That night we had a fantastic dinner of spaghetti followed by a night around the fire. It was this time around the fire listening to Hunter and his cousin's banter that made me pause and appreciate how lucky we are as parents to have such good kids. The fact that they can sit on a log, drink water filtered directly from the lake and tough out inconveniences like pit toilets and all day rainfalls makes me think that I want these guys on my team during the Zombie apocalypse.

We got up early on Sunday which was Father's Day. It was foggy and we pushed off into the white wall and felt our way back to the portage. Frankly, I can't think of a better way to have spent Father's day than with family in a place that meant so much to my Dad, uncles and brother. The fog was a mystifying and surreal ending to a great weekend.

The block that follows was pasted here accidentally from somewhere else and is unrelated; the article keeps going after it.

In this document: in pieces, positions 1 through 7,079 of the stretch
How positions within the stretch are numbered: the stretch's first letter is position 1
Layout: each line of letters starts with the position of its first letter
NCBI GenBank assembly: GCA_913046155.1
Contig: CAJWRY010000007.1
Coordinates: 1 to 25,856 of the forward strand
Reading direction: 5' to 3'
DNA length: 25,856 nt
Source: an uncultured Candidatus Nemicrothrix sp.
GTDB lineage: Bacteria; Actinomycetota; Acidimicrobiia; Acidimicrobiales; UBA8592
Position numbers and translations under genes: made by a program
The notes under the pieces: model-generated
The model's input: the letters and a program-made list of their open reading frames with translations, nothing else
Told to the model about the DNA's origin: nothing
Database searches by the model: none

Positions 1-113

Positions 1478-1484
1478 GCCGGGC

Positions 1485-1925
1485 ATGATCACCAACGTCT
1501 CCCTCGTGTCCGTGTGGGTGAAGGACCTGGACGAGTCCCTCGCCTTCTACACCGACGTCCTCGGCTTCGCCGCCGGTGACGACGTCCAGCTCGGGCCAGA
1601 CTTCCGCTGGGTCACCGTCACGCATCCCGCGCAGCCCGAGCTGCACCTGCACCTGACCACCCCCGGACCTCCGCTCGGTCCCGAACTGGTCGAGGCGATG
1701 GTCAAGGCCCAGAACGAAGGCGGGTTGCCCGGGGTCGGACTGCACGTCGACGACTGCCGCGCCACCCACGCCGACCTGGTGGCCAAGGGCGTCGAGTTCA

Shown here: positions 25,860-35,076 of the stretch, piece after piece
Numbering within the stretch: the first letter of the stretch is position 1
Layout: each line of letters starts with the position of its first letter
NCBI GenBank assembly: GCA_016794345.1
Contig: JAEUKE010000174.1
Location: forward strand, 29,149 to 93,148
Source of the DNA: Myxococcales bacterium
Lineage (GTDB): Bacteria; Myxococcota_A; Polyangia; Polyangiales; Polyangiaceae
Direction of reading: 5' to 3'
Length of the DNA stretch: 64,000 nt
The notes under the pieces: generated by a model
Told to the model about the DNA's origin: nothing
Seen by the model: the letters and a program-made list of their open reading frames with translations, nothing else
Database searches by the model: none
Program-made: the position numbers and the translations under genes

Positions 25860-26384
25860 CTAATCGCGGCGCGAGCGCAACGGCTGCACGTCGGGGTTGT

Great kids, wicked senses of humor and tough as nails. There was not a cell phone or screen in sight for two days and they lived to tell about it. They made some incredible memories, moments I'll never forget. I don't know when we'll get back, but until I do, I've got a feeling it's only going to get better.

Blogging off...